|NORML's Weekly News Bulletin - October 19, 2006|
Posted by CN Staff on October 19, 2006 at 09:34:11 PT|
Weekly Press Release
Infrequent Pot Use Often Goes Undetected On Hair Strand Tests
October 19, 2006 - Baltimore, MD, USA
Baltimore, MD: Drug testing technology that detects the residual presence of cannabinoids and/or their metabolites in the hair typically fails to identify occasional marijuana users, according to trial data published online (ahead of print) by the journal Forensic Science International.
Thirty-eight males with a documented history of marijuana use participated in the trial. Among those participants who used marijuana daily, 85 percent tested positive for either THC or THC metabolites in the hair. By contrast, among those participants who smoked cannabis occasionally (defined as one to five marijuana cigarettes per week), only 52 percent tested positive for pot.
Investigators also reported that subjects administered oral THC during the course of the trial did not test positive for cannabinoid metabolites in the hair.
Authors reported no difference in cannabis detection rates between Caucasian and African American subjects. Previous studies of hair testing technology have suggested that certain drug concentrations, particularly cocaine, are more detectable in darker hair colors.
Hair strand testing typically detects the presence of drug metabolites that have passively diffused from the blood stream to the base of the hair follicle. Proponents of the testing technology argue that it allows for a longer window of drug detection than saliva testing or urinalysis.
For more information, please contact Paul Armentano, NORML Senior Policy Analyst, at (202) 483-5500. Full text of the study, "Cannabinoid concentrations in hair from documented cannabis users," appears online on the Forensic Science International website.
Britain: Pot Use Down Dramatically Following Cannabis Reclassification
October 19, 2006 - London, United Kingdom
London, United Kingdom: Self-reported cannabis use among Britons has declined dramatically following a 2004 Home Office decision to downgrade cannabis possession to a non-arrestable offense, according to statistics published this week in the UK government's 2005-2006 British Crime Survey.
The report finds that the use of cannabis by the general population is now at its lowest level in ten years, and that much of this decline has taken place since 2003. Among young people age 16 to 24 years old, self-reported cannabis use has also declined dramatically since the late 1990s.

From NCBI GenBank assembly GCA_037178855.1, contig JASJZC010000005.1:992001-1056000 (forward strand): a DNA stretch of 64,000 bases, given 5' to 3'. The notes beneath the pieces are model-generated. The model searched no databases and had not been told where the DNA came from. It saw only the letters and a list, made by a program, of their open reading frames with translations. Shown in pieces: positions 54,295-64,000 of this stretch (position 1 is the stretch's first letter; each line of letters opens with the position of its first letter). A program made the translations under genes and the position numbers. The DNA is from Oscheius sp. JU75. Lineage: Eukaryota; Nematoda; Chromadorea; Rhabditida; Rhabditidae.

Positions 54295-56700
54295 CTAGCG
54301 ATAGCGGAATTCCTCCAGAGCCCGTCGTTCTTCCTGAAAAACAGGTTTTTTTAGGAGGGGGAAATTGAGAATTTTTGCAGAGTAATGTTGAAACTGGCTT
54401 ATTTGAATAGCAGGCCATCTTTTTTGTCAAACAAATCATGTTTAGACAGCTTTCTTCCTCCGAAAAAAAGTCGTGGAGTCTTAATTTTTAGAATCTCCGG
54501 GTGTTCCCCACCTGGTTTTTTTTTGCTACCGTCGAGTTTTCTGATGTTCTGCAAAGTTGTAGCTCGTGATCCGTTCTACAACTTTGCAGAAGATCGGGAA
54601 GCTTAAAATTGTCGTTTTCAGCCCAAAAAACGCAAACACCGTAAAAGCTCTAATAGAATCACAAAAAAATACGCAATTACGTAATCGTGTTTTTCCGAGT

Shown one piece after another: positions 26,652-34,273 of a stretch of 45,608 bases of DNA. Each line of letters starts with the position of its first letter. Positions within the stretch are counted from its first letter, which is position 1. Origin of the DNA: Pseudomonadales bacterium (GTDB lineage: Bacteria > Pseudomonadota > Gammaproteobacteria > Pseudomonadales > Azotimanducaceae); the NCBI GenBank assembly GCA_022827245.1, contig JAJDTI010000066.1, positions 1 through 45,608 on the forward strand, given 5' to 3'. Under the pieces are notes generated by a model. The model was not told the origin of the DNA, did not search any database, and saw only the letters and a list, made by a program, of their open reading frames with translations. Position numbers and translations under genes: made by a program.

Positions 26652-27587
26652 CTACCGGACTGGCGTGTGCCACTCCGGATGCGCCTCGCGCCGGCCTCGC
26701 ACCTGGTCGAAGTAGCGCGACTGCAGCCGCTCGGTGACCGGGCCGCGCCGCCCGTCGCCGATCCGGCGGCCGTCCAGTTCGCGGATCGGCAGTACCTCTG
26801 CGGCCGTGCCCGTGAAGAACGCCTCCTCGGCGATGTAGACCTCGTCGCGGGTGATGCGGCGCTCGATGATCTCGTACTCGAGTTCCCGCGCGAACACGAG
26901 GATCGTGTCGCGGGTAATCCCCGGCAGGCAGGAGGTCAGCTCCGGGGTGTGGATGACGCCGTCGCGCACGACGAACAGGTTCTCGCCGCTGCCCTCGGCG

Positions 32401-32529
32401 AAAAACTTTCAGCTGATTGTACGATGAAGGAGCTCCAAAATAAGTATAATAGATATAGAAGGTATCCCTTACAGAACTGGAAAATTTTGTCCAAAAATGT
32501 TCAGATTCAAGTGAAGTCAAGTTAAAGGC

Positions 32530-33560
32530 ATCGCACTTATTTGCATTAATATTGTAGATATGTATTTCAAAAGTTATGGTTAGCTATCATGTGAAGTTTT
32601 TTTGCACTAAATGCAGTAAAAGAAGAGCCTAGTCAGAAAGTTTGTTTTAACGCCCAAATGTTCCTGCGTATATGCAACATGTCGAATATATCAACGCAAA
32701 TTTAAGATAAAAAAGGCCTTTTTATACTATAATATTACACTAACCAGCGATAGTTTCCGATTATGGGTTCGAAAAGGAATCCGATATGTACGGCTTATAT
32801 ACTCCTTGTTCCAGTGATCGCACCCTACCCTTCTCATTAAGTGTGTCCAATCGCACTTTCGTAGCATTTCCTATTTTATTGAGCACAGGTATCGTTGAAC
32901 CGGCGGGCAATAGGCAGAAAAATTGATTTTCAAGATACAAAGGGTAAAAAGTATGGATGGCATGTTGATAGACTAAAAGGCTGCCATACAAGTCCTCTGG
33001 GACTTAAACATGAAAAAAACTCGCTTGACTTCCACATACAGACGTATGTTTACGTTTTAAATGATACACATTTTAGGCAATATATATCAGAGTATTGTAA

Approximately 21 percent of British young adults reported having used cannabis in the past year, the survey found. By contrast, 28 percent of Americans age 18 to 25 have used pot in the past year, according to statistics published in 2006 by the US Department of Health and Human Services.
Commenting on the British report, Martin Barnes, executive director of the British think-tank DrugScope, said: "The fact that cannabis use has continued to fall to its lowest level in nearly 10 years is further evidence that the decision to reclassify the drug to class C was sound. Some warned that the change would lead to an increase in cannabis use yet the reverse has happened, possibly because there is more awareness of the possible harms."
Under the 2004 reclassification scheme, Britons found in possession of "personal use" amounts of marijuana are typically cautioned by police, but not arrested.
For more information, please contact Allen St. Pierre, NORML Executive Director, or Paul Armentano, NORML Senior Policy Analyst, at (202) 483-5500.
MS Patients Report Subjective Relief From Cannabis, Survey Data Shows
October 19, 2006 - London, United Kingdom
London, United Kingdom: Nearly half of British patients with Multiple Sclerosis (MS) have used cannabis and nearly one in eight are currently using it to alleviate symptoms of the disease, according to survey data that will appear in the forthcoming issue of the journal Multiple Sclerosis.
More than 250 Multiple Sclerosis patients responded to the survey. Among the respondents, 43 percent answered that they had used cannabis -- with over half saying that they began using it after being diagnosed with MS.
Twelve percent of respondents said that they were using cannabis at the time of the survey to treat symptoms of the disease. Among these respondents, more than 80 percent reported that cannabis was efficacious in treating MS-associated spasticity, sleep disorders, and dizziness.
Previous surveys of MS patients have reported that between 14 and 16 percent of patients use cannabis therapeutically.
A separate study to appear in Multiple Sclerosis on the long-term use of Sativex reports that the cannabis-based spray alleviates MS-associated pain, spasms, spasticity, and bladder incontinence in MS patients for up to 80 weeks. Volunteers who participated in the extended trial maintained therapeutic relief from the drug without developing tolerance or experiencing intoxication, investigators found.
For more information, please contact Paul Armentano, NORML Senior Policy Analyst, at (202) 483-5500. Full text of both studies, "Cannabis use in patients with multiple sclerosis" and "Long-term use of a cannabis-based medicine in the treatment of spasticity and other symptoms of multiple sclerosis," will appear in the forthcoming issue of Multiple Sclerosis.
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